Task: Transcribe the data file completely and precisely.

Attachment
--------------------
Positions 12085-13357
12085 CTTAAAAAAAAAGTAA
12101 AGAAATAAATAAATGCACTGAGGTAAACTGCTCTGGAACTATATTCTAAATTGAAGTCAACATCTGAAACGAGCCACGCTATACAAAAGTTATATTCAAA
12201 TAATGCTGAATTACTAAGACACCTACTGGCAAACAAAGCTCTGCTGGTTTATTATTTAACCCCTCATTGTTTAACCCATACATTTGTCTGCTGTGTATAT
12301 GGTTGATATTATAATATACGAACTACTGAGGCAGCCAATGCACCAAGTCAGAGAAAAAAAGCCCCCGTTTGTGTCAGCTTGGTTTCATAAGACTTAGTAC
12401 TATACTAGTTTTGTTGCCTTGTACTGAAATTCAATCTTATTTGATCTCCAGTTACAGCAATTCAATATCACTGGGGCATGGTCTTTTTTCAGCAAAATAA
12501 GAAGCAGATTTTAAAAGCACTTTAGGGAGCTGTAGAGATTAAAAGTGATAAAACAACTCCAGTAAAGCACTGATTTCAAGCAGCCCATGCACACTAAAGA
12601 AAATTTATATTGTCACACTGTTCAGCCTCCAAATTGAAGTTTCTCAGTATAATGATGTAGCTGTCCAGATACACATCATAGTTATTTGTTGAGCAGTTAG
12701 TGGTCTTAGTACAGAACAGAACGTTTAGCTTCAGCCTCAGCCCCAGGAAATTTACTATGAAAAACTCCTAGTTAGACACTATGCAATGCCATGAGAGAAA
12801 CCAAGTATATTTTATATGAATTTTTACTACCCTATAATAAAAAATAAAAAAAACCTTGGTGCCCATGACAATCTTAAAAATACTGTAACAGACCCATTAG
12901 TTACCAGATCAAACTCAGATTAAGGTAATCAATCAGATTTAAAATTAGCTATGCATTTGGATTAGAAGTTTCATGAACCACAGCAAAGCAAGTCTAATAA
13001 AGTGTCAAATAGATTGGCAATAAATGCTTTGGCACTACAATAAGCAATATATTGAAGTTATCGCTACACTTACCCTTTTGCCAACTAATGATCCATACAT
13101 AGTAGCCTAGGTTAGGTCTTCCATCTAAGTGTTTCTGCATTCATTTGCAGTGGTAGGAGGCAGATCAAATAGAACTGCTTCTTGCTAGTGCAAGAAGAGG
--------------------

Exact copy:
Positions 12085-13357
12085 CTTAAAAAAAAAGTAA
12101 AGAAATAAATAAATGCACTGAGGTAAACTGCTCTGGAACTATATTCTAAATTGAAGTCAACATCTGAAACGAGCCACGCTATACAAAAGTTATATTCAAA
12201 TAATGCTGAATTACTAAGACACCTACTGGCAAACAAAGCTCTGCTGGTTTATTATTTAACCCCTCATTGTTTAACCCATACATTTGTCTGCTGTGTATAT
12301 GGTTGATATTATAATATACGAACTACTGAGGCAGCCAATGCACCAAGTCAGAGAAAAAAAGCCCCCGTTTGTGTCAGCTTGGTTTCATAAGACTTAGTAC
12401 TATACTAGTTTTGTTGCCTTGTACTGAAATTCAATCTTATTTGATCTCCAGTTACAGCAATTCAATATCACTGGGGCATGGTCTTTTTTCAGCAAAATAA
12501 GAAGCAGATTTTAAAAGCACTTTAGGGAGCTGTAGAGATTAAAAGTGATAAAACAACTCCAGTAAAGCACTGATTTCAAGCAGCCCATGCACACTAAAGA
12601 AAATTTATATTGTCACACTGTTCAGCCTCCAAATTGAAGTTTCTCAGTATAATGATGTAGCTGTCCAGATACACATCATAGTTATTTGTTGAGCAGTTAG
12701 TGGTCTTAGTACAGAACAGAACGTTTAGCTTCAGCCTCAGCCCCAGGAAATTTACTATGAAAAACTCCTAGTTAGACACTATGCAATGCCATGAGAGAAA
12801 CCAAGTATATTTTATATGAATTTTTACTACCCTATAATAAAAAATAAAAAAAACCTTGGTGCCCATGACAATCTTAAAAATACTGTAACAGACCCATTAG
12901 TTACCAGATCAAACTCAGATTAAGGTAATCAATCAGATTTAAAATTAGCTATGCATTTGGATTAGAAGTTTCATGAACCACAGCAAAGCAAGTCTAATAA
13001 AGTGTCAAATAGATTGGCAATAAATGCTTTGGCACTACAATAAGCAATATATTGAAGTTATCGCTACACTTACCCTTTTGCCAACTAATGATCCATACAT
13101 AGTAGCCTAGGTTAGGTCTTCCATCTAAGTGTTTCTGCATTCATTTGCAGTGGTAGGAGGCAGATCAAATAGAACTGCTTCTTGCTAGTGCAAGAAGAGG